Scripting Database Objects using SMO (Updated)

By Bill Graziano on 29 November 2005 | 19 Comments | Tags: Administration, SMO


With the introduction of SQL Server 2005, Microsoft has created a new .NET management API for SQL Server called SQL Management Objects (SMO). As I started working with SQL Server in earnest following its release I discovered a few limitations that I hoped to correct using SMO. This article describes those problems and how to use SMO to script database objects. UPDATE: Euan's post in the comments for this article pointed me a to a feature of SMO that dramatically increases the performance of enumerating objects in the database. I've updated the article and my sample code accordingly.

I've finally started working with SQL Server 2005 on a regular basis. Now that I'm forced to use it for my every day tasks I'm finding a few interesting things. One of them involves scripting in Management Studio. It seems you can't generate DROPs and CREATEs in the same script file. There's a bug filed in the MSDN Product Feedback Tool if you'd like to vote on the priority of this change. You also can't generate one script file per object. I thought it would be pretty easy to whip out a little application to do those things. Here's what I learned along the way.

Sample code related to this article can be downloaded in a Windows application. This is a .NET 2.0 application and requires that the SQL Server client tools are installed. My discussion assumes you're creating a .NET application using Visual Studio 2005. I use C# for the code in the article. You can find SMO information in Books Online at SQL Server 2005 Books Online -> SQL Server Programming Reference -> Database Engine Administration Programming -> SQL Management Objects (SMO).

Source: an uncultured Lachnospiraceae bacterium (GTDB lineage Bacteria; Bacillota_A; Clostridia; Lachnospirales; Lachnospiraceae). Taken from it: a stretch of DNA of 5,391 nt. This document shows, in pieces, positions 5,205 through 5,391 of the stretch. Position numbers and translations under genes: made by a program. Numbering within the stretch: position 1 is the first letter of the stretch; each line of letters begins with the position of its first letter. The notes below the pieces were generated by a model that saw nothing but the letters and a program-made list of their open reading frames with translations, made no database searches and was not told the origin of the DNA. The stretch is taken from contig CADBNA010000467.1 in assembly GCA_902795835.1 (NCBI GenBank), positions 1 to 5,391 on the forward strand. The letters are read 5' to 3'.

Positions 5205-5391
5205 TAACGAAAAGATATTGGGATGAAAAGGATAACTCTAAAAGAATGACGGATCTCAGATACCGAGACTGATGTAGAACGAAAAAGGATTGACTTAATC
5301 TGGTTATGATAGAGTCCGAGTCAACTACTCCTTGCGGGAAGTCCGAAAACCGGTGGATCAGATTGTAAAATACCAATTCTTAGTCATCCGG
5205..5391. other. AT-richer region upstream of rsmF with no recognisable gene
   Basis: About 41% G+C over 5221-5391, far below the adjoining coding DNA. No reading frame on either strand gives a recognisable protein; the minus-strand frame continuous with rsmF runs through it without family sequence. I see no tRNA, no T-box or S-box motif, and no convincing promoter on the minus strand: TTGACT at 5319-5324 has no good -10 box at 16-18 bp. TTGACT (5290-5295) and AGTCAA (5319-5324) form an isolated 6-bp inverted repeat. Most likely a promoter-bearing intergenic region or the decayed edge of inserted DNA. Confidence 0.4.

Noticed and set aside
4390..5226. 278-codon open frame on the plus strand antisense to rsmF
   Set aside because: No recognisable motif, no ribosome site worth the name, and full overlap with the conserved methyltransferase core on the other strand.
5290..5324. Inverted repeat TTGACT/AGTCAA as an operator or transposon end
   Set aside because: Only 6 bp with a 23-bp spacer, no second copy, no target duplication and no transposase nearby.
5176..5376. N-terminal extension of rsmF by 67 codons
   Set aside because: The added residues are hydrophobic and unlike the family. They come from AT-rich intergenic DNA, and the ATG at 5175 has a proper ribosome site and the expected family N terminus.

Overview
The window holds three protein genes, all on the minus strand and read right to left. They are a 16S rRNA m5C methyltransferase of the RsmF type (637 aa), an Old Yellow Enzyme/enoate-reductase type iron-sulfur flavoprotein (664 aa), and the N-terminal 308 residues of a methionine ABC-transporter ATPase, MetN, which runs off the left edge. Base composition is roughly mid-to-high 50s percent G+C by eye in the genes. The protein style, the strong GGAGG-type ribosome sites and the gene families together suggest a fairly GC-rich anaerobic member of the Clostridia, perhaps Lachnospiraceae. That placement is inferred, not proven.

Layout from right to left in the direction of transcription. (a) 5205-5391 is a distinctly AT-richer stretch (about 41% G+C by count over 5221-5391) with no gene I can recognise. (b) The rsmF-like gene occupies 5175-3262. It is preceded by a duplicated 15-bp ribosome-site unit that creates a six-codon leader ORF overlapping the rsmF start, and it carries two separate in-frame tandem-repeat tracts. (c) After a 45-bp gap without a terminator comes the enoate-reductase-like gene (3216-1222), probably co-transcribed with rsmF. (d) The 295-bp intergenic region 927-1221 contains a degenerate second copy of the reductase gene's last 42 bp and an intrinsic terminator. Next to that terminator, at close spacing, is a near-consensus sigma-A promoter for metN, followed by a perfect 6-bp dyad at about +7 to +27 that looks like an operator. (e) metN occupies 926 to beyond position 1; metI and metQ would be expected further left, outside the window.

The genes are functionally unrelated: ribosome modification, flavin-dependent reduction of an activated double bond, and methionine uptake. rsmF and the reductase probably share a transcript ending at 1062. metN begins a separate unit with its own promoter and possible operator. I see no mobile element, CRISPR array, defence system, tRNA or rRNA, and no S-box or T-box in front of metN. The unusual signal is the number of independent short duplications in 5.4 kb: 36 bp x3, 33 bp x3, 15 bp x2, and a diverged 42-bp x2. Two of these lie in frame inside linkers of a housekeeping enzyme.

Note: I've released my application to script objects with drops for SQL Server 2005 as a ClickOnce application. It installs directly from web site. I'll be releasing the source code once I've done a little more cleanup on it.

Connecting to the Server

The first step is to add the project references to the SMO DLL's. These can be found in the C:\Program Files\Microsoft SQL Server\90\SDK\Assemblies directory. You'll need to add references to the following DLL's:

  • Microsoft.SqlServer.ConnectionInfo.dll
  • Microsoft.SqlServer.Smo.dll
  • Microsoft.SqlServer.SmoEnum.dll

And one of the coolest features of Visual Studio 2005 is that it remembers my recent referenced DLL's. You'll also need to add a couple of using statements.

using Microsoft.SqlServer.Management.Common; 
using Microsoft.SqlServer.Management.Smo;

The code to connect to the server and list out a few basic properties looks like this:

Server theServer = new Server("myServerName"); 
Console.WriteLine(theServer.Information.VersionString);

The prints out 9.00.1399.06 on my computer. The Server class assumes a trusted connection unless you tell it otherwise. There are properties for such things as the databases, backup devices, full-text indexes, linked servers, logins, mail, roles, triggers, etc.

Connecting to a Database